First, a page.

My Favorite Collaborative Lesson: Story Problems with Scratch Jr.

I find that collaboration between homeroom teachers and the school librarian can happen naturally in subjects like language arts and social studies, but other subjects like math can be a bit tricky to fit together. However, every once in a while a very creative teacher will come to me with an idea that mixes together the goals of the library with other subject areas. Below is a project that mixes information literacy skills with math concepts. 

Grade Level: First Grade

Overview:

This project was completed at the end of the school year when all of the curriculum objectives had been met. The teacher was looking for a fun way to end the class while still having students review some of the skills they had learned throughout the year. She was hoping to allow students to be creative while practicing their problem-solving skills. 

To start, students were asked to choose either addition or subtraction. Then they created a story problem using that operation. A few students chose to mix the two operations in a multi-step problem as well. From there they had to solve their own problem. This helped them to make sure their numbers were reasonable and that they had not missed any information. After they created their problem they shared it with others by making a program using Scratch Jr. Their classmates had an opportunity to solve each other’s story problems too.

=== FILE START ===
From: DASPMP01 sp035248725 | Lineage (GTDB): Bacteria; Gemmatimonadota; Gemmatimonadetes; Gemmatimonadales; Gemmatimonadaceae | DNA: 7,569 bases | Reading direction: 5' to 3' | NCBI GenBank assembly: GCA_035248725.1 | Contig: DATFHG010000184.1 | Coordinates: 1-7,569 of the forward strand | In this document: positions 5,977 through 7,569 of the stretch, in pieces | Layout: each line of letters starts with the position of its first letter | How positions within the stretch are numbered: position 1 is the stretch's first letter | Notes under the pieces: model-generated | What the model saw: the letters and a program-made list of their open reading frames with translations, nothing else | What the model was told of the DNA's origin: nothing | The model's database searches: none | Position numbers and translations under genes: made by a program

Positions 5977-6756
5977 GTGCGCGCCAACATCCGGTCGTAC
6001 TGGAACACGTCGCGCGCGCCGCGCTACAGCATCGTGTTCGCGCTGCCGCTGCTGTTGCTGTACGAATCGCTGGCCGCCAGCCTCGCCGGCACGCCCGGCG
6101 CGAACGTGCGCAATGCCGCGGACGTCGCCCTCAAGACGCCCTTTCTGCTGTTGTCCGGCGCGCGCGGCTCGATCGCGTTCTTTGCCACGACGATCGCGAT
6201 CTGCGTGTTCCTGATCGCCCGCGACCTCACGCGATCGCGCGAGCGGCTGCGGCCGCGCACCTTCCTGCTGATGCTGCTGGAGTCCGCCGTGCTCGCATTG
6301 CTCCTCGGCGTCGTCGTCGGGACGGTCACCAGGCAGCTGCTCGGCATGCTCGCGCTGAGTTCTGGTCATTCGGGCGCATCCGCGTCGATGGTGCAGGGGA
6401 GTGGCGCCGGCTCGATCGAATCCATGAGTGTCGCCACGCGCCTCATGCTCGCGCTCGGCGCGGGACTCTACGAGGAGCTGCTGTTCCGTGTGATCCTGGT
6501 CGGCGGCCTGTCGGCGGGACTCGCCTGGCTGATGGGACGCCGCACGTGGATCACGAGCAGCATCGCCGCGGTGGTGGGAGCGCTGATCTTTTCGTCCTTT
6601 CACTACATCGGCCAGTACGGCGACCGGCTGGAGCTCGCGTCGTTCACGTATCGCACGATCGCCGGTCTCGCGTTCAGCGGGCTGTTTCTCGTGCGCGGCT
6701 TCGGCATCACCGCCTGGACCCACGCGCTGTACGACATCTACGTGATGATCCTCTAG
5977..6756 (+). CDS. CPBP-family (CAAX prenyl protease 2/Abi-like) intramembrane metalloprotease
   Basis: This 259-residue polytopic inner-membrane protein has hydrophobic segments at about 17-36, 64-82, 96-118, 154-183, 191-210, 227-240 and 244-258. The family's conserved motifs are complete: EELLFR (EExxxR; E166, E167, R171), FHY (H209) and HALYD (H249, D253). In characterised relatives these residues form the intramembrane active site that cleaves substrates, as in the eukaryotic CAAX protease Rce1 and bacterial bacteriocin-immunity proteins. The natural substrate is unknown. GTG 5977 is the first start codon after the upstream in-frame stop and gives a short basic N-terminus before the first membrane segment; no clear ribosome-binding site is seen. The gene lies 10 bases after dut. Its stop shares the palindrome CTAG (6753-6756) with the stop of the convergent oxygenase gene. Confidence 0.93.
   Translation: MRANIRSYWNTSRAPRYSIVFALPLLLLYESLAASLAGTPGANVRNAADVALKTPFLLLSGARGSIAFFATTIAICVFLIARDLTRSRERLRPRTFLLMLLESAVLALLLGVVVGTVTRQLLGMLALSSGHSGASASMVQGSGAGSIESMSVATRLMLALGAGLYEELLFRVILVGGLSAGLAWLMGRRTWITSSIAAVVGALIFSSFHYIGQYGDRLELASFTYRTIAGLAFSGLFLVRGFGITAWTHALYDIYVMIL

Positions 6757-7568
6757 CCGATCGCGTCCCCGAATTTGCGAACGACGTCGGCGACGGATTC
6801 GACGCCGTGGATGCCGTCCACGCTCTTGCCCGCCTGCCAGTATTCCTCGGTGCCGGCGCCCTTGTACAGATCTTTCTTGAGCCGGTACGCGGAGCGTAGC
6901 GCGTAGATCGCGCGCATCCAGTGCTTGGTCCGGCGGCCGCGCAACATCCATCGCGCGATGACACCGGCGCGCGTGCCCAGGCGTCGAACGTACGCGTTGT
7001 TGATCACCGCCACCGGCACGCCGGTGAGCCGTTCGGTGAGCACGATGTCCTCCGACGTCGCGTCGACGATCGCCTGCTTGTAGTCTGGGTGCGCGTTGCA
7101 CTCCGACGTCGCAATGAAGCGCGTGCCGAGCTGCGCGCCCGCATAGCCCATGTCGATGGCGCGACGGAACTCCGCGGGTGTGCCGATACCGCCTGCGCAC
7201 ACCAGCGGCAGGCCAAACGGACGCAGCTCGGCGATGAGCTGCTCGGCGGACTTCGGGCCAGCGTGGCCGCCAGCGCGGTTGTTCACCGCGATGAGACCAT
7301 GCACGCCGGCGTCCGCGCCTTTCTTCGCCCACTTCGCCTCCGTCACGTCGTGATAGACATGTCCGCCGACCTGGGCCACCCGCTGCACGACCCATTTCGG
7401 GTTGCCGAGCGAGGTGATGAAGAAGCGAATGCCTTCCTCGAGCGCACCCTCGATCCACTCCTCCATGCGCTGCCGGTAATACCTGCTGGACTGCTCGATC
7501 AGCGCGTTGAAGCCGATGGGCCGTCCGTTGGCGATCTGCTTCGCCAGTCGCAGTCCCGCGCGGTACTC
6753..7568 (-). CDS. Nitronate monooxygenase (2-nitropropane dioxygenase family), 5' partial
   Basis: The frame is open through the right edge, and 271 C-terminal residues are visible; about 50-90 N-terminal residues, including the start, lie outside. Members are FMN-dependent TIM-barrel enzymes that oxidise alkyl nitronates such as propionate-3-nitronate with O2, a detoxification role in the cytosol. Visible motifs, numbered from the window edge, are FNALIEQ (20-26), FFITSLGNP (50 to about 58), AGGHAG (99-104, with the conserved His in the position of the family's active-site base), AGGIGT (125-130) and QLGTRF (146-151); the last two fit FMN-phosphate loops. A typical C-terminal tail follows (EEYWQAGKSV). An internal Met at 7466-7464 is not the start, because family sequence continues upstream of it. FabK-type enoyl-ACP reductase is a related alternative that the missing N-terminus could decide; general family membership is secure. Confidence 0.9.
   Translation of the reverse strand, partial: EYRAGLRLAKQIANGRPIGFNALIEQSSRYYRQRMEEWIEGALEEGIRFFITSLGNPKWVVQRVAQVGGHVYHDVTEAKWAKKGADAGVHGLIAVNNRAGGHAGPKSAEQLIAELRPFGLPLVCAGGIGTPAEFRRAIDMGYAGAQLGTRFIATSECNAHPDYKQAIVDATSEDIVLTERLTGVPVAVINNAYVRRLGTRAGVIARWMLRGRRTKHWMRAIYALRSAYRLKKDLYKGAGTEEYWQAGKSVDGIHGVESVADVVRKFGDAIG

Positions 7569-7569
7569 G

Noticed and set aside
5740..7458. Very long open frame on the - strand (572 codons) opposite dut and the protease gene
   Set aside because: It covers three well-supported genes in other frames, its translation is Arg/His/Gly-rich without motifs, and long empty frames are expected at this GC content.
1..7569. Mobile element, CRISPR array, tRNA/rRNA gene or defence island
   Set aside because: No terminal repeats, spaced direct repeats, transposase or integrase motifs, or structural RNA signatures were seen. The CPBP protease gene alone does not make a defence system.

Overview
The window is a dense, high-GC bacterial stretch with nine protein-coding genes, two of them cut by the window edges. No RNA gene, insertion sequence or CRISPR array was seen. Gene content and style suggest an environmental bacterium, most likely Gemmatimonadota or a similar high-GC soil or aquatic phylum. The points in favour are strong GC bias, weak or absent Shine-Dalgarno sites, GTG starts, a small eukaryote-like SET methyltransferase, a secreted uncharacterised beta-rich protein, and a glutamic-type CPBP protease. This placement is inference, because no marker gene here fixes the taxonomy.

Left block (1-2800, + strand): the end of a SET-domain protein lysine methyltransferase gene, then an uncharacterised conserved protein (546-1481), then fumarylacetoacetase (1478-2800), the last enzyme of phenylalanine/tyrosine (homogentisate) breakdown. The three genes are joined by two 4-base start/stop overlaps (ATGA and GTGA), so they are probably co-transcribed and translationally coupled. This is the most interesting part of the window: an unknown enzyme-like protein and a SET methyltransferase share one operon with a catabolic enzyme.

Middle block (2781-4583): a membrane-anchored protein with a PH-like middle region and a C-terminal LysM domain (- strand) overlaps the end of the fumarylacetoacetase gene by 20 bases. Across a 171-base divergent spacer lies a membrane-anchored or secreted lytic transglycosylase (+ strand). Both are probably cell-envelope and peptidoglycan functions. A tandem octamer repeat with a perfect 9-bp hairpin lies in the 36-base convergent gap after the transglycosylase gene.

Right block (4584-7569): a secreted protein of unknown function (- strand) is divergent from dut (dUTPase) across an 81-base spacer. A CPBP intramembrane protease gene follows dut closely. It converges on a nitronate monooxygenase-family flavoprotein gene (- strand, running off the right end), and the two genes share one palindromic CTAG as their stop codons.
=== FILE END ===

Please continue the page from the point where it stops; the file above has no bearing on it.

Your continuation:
This was a week-long project, with 30-50 minutes given each day to work based on students’ needs and other classwork. The teacher and I planned the project together. We co-taught the introduction lesson as well. The classroom teacher managed the remainder of the lessons and work time. I would have loved to have been able to support the students during all five days of the project but scheduling would not allow for it (maybe in the future)! I was available to answer questions and stopped in for updates as they completed their work.